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December 29, 2016 | 11:48am ET
A few parting shots for 2016

LOS ANGELES, CA -- Parity among pretenders has reduced activity at the trade deadline to such an extent that it's the norm to watch James Duthie and Bob McKenzie fill multiple hours on deadline day programming.

And while the final 60 minutes before the 3PM Eastern bell still has juice, there are two teams that shouldn't hesitate to pull the trigger way earlier than the March 1 final trade bell.

If you've watched more than three periods of Colorado Avalanche hockey over the past few weeks, you know the franchise has spiraled down to a level that is unrecognizable from its glory days when rebirthed from the ashes of the Quebec Nordiques.

Those vintage rivalry games against the Detroit Red Wings, the clutch performances between the pipes by Patrick Roy, and the virtuosity of Joe Sakic and Peter Forsberg are so distant from this group of Snowmen it's almost like they never existed.

The worse news is there doesn't appear to be a path on how to get back to the days when playing the Avalanche has jeopardy attached to it; for now, it's just a fun trip to Denver.

Sakic is taking heavy hits for the demise and rightfully so, his attempt to replicate the success of a returning hero a la John Elway has failed miserably. Free agent deals handed out to Carl Soderberg and Francois Beauchemin (35+ deal with an NMC) is only matched by the inability of the organization to draft and develop prudently.

Even its brightest lights, like young captain Gabriel Landeskog, have been dimmed in a season whose only distinctions are the worst goals-against and home record in the League. I can't blame any Avalanche fan for staying away from the Can with the lack of quality hockey displayed nightly; now 4-12-1after a what is now a typical 6-3 loss to Calgary on Tuesday.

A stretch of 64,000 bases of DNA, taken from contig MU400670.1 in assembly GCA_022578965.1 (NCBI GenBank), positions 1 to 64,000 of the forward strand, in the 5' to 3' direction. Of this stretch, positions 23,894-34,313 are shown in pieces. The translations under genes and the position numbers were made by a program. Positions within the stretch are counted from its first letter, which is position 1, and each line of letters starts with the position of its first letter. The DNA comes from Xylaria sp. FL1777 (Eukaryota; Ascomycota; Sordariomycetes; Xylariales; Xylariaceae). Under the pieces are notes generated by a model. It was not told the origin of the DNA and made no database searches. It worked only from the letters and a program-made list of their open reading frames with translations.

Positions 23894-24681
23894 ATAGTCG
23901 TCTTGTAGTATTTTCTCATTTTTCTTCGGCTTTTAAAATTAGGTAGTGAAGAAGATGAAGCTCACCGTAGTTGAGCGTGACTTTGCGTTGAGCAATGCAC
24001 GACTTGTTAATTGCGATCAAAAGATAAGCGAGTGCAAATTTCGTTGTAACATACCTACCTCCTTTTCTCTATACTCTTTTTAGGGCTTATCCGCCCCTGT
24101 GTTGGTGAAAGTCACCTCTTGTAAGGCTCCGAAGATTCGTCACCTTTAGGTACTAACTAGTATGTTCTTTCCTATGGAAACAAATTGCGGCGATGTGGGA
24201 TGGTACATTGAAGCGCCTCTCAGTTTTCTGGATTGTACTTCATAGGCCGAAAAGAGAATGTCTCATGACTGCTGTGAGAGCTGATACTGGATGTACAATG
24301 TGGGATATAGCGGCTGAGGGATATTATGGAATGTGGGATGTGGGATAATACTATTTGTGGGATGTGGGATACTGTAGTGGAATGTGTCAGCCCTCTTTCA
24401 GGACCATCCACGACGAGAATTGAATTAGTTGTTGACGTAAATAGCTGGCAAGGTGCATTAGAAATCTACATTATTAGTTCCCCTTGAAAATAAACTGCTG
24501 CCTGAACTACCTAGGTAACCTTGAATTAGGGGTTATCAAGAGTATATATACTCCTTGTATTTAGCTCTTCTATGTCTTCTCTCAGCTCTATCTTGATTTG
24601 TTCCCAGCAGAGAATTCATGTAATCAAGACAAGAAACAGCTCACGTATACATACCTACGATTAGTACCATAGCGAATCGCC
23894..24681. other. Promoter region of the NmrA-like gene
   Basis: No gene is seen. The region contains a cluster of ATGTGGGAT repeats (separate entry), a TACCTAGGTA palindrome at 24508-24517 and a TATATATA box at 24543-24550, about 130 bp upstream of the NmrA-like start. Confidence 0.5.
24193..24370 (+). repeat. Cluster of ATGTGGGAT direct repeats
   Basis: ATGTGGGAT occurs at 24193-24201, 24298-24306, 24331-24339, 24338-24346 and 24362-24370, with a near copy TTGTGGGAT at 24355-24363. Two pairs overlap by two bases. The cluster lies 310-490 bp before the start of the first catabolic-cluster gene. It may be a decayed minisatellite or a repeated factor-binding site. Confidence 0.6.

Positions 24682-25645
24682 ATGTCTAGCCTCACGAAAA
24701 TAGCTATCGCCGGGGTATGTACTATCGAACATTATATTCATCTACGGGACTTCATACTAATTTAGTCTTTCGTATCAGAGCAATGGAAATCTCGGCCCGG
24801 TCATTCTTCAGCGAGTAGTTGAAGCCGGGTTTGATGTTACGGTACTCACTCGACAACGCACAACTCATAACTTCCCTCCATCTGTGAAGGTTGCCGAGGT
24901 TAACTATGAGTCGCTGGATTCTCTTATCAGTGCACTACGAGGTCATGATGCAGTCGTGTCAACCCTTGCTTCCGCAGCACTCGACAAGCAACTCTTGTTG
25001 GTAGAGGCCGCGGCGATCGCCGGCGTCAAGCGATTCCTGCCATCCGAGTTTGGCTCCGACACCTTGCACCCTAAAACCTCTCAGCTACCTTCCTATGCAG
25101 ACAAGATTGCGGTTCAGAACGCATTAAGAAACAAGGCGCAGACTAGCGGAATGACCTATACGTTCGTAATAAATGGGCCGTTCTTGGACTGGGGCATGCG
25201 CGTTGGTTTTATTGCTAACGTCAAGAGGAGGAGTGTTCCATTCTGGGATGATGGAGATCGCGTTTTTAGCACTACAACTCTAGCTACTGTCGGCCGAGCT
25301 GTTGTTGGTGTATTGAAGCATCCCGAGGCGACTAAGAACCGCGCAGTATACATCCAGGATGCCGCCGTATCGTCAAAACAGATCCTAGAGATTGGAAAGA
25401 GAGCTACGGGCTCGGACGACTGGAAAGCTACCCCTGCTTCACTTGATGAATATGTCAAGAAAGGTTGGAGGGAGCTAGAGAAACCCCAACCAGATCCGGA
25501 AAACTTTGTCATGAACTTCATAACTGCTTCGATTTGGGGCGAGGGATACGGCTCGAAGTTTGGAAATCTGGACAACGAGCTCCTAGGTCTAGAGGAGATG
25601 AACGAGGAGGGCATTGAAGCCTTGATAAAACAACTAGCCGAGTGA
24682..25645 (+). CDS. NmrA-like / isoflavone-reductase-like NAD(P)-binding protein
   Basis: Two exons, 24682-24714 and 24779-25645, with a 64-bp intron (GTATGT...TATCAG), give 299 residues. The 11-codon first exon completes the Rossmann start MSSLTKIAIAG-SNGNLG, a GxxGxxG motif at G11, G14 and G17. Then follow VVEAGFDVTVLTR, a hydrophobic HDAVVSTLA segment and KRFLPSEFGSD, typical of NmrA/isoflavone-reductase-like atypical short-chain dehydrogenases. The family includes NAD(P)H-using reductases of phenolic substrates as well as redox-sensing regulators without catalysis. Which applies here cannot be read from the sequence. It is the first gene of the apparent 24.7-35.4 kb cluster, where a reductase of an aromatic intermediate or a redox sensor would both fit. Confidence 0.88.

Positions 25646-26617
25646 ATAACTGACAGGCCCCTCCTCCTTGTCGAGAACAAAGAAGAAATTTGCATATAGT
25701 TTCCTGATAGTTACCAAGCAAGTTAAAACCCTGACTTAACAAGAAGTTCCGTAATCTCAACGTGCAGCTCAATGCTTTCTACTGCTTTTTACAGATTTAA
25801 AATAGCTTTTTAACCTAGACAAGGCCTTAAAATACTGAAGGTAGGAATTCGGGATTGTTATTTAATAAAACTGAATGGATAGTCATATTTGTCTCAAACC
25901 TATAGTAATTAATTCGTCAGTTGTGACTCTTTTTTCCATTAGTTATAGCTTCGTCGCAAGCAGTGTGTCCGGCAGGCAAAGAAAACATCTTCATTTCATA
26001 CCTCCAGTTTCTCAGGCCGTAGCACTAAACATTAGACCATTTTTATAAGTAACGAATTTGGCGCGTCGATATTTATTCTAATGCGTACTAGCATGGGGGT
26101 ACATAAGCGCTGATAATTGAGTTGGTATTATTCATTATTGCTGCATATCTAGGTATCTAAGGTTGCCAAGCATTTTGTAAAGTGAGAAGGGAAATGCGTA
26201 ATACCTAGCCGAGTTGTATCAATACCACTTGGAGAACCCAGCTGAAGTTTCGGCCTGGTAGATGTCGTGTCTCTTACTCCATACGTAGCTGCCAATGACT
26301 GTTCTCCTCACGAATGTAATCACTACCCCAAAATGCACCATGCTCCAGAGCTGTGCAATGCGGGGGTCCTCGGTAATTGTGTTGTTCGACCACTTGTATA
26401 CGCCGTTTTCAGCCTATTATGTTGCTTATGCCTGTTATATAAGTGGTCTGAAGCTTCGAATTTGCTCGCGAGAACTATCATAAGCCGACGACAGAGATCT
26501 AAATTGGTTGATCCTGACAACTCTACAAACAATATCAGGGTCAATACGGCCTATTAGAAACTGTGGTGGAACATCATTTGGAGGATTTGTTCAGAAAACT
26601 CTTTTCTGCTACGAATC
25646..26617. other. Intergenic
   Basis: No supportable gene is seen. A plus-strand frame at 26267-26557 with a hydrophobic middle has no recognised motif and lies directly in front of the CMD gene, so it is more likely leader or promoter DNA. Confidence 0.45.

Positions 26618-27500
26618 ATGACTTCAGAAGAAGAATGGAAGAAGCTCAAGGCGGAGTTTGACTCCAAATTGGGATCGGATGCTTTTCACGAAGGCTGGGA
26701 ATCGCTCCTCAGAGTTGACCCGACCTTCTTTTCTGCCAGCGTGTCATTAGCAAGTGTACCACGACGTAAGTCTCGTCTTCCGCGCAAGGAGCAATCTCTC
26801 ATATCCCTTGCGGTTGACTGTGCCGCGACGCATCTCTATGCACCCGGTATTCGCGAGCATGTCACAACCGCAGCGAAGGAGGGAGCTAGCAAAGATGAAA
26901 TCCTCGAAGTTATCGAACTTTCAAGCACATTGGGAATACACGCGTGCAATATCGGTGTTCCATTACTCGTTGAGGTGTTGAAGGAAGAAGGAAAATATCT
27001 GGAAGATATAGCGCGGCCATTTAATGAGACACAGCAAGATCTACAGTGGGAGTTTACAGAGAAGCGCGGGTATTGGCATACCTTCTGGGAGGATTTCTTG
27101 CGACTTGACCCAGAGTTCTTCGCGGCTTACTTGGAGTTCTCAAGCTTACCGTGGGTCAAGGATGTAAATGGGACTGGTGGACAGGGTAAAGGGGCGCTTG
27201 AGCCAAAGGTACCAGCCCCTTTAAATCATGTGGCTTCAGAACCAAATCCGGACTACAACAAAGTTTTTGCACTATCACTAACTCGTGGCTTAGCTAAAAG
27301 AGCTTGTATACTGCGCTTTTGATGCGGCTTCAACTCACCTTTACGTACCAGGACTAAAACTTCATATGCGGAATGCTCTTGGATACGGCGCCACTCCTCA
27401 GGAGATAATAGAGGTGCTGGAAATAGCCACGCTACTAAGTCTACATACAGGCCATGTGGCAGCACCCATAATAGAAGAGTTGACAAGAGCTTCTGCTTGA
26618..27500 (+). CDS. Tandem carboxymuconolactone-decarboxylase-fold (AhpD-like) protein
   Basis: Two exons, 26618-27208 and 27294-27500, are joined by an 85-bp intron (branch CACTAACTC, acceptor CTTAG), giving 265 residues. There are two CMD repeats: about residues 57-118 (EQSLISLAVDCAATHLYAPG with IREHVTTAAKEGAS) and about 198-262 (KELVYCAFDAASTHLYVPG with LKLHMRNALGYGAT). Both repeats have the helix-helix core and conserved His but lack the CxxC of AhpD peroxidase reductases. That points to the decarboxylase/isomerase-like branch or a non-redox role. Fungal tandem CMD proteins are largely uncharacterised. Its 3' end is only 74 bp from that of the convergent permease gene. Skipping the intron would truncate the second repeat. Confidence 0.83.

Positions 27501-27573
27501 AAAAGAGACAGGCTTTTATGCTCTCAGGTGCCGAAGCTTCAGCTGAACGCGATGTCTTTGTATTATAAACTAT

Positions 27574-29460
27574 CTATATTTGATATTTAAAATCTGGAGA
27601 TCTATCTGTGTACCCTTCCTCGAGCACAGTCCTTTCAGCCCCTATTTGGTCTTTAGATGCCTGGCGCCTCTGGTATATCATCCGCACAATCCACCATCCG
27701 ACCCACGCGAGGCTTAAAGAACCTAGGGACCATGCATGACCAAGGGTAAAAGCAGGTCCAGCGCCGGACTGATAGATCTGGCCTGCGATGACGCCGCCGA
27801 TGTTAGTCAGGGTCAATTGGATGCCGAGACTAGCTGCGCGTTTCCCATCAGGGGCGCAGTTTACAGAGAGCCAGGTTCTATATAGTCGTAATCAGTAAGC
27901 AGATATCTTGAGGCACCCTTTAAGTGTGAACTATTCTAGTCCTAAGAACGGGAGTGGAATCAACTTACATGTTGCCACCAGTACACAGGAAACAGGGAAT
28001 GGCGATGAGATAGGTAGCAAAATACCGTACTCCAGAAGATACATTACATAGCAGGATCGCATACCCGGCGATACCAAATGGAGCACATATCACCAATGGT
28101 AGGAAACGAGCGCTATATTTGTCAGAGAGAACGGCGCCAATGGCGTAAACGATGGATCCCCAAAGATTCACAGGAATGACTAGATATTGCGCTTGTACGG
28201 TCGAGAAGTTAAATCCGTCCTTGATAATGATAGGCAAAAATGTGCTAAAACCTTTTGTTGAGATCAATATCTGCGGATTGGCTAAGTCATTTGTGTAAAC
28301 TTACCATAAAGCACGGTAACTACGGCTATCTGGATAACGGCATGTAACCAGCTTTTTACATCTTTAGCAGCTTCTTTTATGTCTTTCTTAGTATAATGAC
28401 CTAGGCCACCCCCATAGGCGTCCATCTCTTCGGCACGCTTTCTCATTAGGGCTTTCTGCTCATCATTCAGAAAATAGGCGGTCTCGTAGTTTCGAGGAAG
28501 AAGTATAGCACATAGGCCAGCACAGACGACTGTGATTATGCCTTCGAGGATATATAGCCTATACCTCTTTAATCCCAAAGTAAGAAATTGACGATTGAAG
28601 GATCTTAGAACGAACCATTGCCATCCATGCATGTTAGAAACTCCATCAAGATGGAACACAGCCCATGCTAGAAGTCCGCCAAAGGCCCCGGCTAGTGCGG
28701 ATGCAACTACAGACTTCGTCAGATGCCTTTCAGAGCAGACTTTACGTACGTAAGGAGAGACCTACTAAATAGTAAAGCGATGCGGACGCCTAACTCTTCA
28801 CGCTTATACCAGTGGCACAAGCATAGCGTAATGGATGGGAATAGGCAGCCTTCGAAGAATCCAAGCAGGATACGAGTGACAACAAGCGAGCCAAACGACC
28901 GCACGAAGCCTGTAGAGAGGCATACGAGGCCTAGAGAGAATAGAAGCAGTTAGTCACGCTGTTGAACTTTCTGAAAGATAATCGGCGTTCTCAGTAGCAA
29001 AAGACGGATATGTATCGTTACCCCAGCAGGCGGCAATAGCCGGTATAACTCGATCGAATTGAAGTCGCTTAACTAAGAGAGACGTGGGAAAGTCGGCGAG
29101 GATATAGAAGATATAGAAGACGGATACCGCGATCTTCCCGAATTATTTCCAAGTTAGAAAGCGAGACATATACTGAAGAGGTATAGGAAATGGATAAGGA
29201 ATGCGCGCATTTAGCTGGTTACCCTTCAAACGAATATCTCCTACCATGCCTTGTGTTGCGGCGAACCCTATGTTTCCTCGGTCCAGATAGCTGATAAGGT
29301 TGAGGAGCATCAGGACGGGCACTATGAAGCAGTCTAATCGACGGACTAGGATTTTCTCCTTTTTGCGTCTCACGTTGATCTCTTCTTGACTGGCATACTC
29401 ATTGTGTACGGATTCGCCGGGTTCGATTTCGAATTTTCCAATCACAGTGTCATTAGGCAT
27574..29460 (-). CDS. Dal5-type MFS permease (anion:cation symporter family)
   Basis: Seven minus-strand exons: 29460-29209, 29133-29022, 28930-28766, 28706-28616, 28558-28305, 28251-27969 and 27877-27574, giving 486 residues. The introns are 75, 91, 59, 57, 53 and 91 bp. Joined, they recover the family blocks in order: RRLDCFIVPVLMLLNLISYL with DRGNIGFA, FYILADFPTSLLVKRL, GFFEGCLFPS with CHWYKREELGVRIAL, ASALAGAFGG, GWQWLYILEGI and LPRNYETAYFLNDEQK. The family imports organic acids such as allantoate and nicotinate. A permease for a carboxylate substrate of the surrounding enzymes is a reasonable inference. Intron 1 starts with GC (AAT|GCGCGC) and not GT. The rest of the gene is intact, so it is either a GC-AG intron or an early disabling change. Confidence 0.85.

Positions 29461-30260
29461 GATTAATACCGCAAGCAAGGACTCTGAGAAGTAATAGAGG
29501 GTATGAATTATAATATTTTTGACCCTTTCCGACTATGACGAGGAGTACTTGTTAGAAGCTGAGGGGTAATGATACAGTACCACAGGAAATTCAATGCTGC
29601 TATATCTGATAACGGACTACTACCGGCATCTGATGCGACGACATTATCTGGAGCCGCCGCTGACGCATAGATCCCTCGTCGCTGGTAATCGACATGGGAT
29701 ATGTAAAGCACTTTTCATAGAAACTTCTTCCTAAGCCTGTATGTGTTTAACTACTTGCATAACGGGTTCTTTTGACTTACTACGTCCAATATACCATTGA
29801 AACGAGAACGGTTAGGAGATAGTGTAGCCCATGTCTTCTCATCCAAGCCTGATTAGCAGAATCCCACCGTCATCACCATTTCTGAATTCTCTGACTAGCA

It's not exactly the way you want to come out of the break, is it?

So, what's a Joe to do? Assuming his pride that won him multiple Cups won't allow him to quit, he does have options -- but he should move fast and not stick to a status quo that has quickened this Colorado's reversal of fortune.

In the long-term, he needs to do one hell of a recruiting job to bring in better personnel people (particularly on the pro side) and give them a legitimate voice in the decision-making process.

I'm stopping short of suggesting a replicating the strategy of Shanaplan because the allure of the Toronto Maple Leafs franchise doesn't compare to that of Colorado, but clearly, it's time for new voices and opinions at the top of the food chain. As he would pursue a top prospect, Sakic needs to comb the executive suites of his competitors for the best partners he can find to rebuild the talent pipeline so he doesn't have to replicate his recent errors.

In the short-term, what do fans want? They want their team to give them an honest assessment of the state of the franchise and most reasonable fans who understand the hills and valleys of a professional sport in the salary cap era will buckle in for the bumpy ride. It's time for an admission from Sakic, either expressed or implied through his actions, that this franchise is in full rebuilding mode.

Yes, that word is repulsive to most NHL owners and executives, but like or not that time has drawn nigh for the Coloradans.

But what he shouldn't do is jettison Jared Bednar, who was the right choice when Roy left the team in the lurch over the summer.